I was very pleased to hear the Government’s plan to recover and reform NHS Dentistry that was announced by the Health Secretary on Wednesday. Many good measures were announced; new mobile dental vans into those areas where there are no NHS dental practices, a new patient premium for dentists treating new patients, measures to make it easier for those who are fully qualified abroad to be dentists and are already living in the UK to be able to operate here, alongside a consultation this spring on tie-in periods to the NHS for dentist graduates.

Two weeks ago, I asked a PMQ about whether newly qualified dental graduates should be obligated to work in the NHS for a time before going private or moving abroad. The Government have listened and now it is time to crack on and get it all implemented as soon as possible. In my question to the Prime Minister, I also raised the great new state-of-the-art dental centre opening at the University of Suffolk this spring. This will significantly increase NHS dental provision in Ipswich and will eventually carry out 18,000 hours of NHS dental appointments every year.

This is such an amazing achievement by the University of Suffolk and the local NHS. The University Vice-Chancellor Helen Langton deserves particular mention for the efforts she’s put into this project and the vision and determination she’s shown alongside my colleague Jo Churchill MP who has been a great advocate for increased NHS dental provision in Suffolk.

Last Friday, I visited the new Dental Centre to have a look around with two fellow Suffolk MPs, James Cartlidge MP and Peter Aldous MP. It is within the James Heir building on the University campus by the Waterfront. We had a preview tour of the University’s Centre for Dental Development which includes teaching rooms for its new course, BSC Dental Hygiene and Dental Therapy. Above the teaching rooms will be 10 treatment rooms which will be operated by the University of Suffolk Dental Community Interest Company, which is housed in the same building.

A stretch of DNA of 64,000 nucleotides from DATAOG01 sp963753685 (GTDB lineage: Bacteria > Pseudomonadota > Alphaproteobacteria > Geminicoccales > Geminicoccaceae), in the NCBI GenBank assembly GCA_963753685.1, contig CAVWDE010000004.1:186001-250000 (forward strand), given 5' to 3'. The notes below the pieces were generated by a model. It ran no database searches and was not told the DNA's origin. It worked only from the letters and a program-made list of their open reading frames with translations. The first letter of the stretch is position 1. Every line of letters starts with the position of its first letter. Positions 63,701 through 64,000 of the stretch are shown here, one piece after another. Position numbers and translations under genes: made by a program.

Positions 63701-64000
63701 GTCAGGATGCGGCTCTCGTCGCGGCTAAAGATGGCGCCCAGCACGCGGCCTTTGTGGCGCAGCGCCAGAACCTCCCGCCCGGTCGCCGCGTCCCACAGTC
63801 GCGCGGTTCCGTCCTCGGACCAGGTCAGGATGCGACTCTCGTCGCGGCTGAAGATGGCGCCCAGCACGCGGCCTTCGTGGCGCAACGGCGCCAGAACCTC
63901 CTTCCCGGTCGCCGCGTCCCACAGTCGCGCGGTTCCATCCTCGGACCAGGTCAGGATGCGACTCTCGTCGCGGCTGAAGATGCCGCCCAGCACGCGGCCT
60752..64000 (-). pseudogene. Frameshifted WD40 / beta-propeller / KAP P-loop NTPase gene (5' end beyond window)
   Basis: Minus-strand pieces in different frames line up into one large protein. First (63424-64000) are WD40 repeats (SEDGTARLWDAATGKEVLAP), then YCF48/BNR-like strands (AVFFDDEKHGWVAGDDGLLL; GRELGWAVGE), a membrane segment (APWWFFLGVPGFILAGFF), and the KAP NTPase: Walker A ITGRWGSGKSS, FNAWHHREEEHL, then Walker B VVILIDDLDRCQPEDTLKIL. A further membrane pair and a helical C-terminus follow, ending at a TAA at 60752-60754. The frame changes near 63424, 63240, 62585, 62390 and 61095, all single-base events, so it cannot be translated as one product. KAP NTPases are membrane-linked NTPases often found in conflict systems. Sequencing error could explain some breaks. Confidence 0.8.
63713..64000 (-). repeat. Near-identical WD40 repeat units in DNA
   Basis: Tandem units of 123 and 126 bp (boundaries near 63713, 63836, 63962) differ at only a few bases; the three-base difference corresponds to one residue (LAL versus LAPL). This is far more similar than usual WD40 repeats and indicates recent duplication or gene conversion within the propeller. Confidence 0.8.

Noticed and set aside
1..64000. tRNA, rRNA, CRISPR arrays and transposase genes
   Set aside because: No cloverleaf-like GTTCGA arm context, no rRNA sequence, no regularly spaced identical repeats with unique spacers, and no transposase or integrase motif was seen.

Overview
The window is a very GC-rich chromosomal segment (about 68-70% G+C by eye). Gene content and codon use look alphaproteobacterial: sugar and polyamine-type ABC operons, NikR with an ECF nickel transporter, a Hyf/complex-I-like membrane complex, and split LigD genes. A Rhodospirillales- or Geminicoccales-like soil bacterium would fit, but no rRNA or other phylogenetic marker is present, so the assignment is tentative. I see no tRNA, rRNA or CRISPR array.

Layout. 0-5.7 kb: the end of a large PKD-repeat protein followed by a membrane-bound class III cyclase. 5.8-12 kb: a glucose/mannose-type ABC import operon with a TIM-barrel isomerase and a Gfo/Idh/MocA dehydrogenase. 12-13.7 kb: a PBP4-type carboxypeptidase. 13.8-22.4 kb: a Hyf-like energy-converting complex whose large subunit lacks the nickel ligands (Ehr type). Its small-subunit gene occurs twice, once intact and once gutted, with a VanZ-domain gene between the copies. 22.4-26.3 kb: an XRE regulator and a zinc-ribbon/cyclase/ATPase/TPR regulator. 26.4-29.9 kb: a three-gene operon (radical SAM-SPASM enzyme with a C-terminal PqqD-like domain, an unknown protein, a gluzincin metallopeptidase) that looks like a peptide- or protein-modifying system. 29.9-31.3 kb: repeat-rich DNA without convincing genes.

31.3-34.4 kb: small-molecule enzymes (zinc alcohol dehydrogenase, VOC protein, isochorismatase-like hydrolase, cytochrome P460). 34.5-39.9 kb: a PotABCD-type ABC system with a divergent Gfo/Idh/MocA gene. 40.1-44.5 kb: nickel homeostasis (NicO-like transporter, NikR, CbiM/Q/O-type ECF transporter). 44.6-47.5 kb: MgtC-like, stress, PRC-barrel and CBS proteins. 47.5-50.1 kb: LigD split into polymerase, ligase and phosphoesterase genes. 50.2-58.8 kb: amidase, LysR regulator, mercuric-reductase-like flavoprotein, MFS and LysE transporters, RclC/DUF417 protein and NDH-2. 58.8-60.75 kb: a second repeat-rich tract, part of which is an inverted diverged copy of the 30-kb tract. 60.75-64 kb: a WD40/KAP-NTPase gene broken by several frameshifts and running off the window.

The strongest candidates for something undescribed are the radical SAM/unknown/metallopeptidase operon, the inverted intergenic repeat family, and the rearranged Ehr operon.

The new NHS dental practice is still being equipped and is recruiting its new team. They expect to offer its first appointments after Easter. It will focus on the patients in Suffolk and Northeast Essex in greatest need. The details of how members of the public can access the NHS appointments on offer will be forthcoming and released in due course, with a focus on going out into the community to promote oral health.

The dental practice will be run by experienced dentists working with the new dental students and newly qualified dentists who have finished their five years who will be there to do additional training and gaining hands on experience alongside experienced personnel. It is crucial to note that the new students can carry out a lot of simple procedures, not just qualified dentists. They can carry out general fillings, check-ups, and hygienist appointments. This will significantly help to tackle the dental crisis we have experienced for far too long.

The new course in Dental Hygiene and Dental Therapy has 24 places and the first cohort of students started their studies this week. The course has had great interest with 400 applicants. This demonstrates the large interest in dental studies in the region.

The University would like to build on this by becoming the first fully fledged dental school in the East of England. There is currently no University in East Anglia that offers a Dentistry Degree. The University of Suffolk is the logical choice and has my full support. The new dental centre is truly unique, there is no example of something like this happening in the country and it will make a significant contribution to helping to solve some of the access to NHS dental service issues we’ve seen locally.

We need to build on the new centre and ensure that we can train dentists locally. Dental students are more likely to stay in and around the area of where they trained so a dental school is the next logical step to ensuring dental provision for Ipswich and the East Anglian region.

I have long campaigned for better dental provision in Ipswich, participating in multiple debates, asking questions to the Prime Minister and Health Secretary alongside writing multiple letters of support for the recent developments at the university.

I am glad the ball is rolling but we now need to see the improvements on the ground. The new consultation this spring into NHS tie-in periods for dental graduates is something I will be following very closely. I am passionate about securing a tie-in period of five years for example, to ensure these dentists whose degrees are heavily subsidised by the taxpayer are obligated to give back to the NHS instead of moving abroad or going into private practice.

Tom Hunt is Conservative MP for Ipswich